Travel Industry Trends: The Casualisation of Luxury

By | 2017-06-15T02:05:59+00:00 June 14th, 2017|

At NOSHtrekker we believe that there is an enormous opportunity to present travel experiences in a creative way and that understanding the global traveller is the first step to designing moments that matter. Our NT Industry Update is where we’ll be sharing trends, ideas and concepts across disciplines that are relevant to our travel trade partners. All issues will be accessible on this website.

Casualisation of Luxury

Formality aside, luxury is now about comfort without strict rules of decorum. Flexibility to change your itinerary, order what you want, have a Michelin meal in your swimsuit by the pool. Those who can afford the best feel instantly at home. (Source)

‘How’ to Holiday

How to Holiday

Pressured lifestyles, time poor families and cities that are always on mean that Indian travellers are looking at more than “where” to travel. Vacations need to contribute to rest, rejuvenation and greater connection. (Source)

Pinterest Travel Report 2017

Pinterest Travel Report

3 billion ‘pins’ tell us that festivals like Brazil’s Carnival and Thailand’s Full Moon parties are share-worthy. Organisers should definitely keep in mind the importance of generating as many photo spectacular moments as possible. (Source)

Enhancing the Experience

Pinterest Travel Report

The ‘Experience Economy’ is not just about creating opportunities for participation. It’s about enriching travel moments with thematic products and time-refelective value-adds that enhance the magic. (Source)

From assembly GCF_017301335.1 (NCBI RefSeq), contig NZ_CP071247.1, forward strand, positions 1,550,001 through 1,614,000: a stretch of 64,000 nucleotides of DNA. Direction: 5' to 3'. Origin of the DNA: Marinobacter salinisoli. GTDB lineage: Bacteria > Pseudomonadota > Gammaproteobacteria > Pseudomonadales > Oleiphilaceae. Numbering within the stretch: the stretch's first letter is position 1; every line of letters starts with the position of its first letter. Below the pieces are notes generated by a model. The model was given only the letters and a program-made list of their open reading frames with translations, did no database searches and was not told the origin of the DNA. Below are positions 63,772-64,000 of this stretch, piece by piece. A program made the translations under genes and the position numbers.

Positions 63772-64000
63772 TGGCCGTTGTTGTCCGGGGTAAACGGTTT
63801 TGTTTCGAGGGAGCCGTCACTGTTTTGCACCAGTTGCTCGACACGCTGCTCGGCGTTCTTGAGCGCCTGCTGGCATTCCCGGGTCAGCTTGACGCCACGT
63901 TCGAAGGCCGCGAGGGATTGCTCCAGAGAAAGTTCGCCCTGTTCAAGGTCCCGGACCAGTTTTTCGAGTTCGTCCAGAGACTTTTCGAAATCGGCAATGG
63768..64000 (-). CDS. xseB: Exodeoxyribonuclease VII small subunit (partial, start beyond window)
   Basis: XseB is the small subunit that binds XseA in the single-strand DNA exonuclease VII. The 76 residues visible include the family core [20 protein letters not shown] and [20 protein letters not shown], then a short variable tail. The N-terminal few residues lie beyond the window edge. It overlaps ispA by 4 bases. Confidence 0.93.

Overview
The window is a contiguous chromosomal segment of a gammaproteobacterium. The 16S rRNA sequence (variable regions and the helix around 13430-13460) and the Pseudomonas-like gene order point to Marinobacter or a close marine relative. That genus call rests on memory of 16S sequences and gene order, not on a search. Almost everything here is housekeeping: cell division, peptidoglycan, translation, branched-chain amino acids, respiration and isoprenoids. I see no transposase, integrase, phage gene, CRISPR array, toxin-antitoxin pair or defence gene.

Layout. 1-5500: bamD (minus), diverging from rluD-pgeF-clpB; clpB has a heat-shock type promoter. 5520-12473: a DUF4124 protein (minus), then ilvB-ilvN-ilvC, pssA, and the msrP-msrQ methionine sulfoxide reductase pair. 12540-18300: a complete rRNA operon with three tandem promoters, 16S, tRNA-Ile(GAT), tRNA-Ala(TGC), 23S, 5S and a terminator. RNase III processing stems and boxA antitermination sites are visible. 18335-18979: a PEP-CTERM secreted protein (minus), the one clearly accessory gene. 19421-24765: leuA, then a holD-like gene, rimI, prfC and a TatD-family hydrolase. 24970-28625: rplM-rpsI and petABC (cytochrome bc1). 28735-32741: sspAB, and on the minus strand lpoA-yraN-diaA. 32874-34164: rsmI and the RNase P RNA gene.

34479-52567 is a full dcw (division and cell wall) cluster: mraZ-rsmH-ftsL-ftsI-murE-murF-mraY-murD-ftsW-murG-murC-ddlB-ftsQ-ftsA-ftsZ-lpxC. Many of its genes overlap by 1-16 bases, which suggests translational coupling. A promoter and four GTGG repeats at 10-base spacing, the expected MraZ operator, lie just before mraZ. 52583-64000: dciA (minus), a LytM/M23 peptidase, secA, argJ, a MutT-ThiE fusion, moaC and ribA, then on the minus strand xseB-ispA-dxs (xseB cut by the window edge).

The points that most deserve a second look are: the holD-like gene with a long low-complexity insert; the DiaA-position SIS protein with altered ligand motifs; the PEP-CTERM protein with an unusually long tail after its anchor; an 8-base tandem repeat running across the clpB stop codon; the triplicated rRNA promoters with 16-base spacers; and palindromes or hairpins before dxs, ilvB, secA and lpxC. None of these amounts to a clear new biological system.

Vegetarian Destination


Vegetarianism doesn’t stop Indian travellers from exploring food destinations, but having options are important. Singapore ranks number three on Cox & King’s survey. (Source)

Sticking to Routine on the Road


65 percent of global travellers exercise less on holiday and 83 percent rank wellness programs as something they consider when choosing a hotel says STUDYLOGIC. (Source)

  • Most Indian travellers make holiday plans between 3:30pm and 4:30pm (Source)
  • Is there a gene that makes people want to travel? Science says “maybe.” (Source)
  • Don’t rule out the outdoors. Younger Chinese tourists want to get out there. (Source)
  • Can you sell cars and condominiums in-flight? Low-cost airline Peach seems to think so (Source)

“The hotel industry is in denial about Airbnb, the same way they were about the online travel agencies. But you can’t compete by playing politics. You can’t stall progress. The only way to compete with a strong idea like Airbnb is with another strong idea. You provide a social community space, because Airbnb can’t do that.”
– Ian Schrager, hotelier, New York Times, June 7

“I think one of the biggest lessons we can learn from disruptors such as Airbnb, Uber, Netflix or other disruptors is to really lean into our customers and find out what they need… To really understand their frustration and ask how you can seek to do something about that with your business… We need to be spending time in our business asking the question, ‘If I were to start a business tomorrow to put me out of business, how could I do that?'”
– Melissa Browne, A&TA and The Money Barre, at Travel Industry Exhibition and Conference, Sydney, June 13

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About the Author:

Sarah Tan
Sarah is Brand Director at NOSHtrekker. A Penang-born New Zealander, she oversees our brand and editorial direction. She is the only person in our team who doesn't cook, but she sure likes to eat.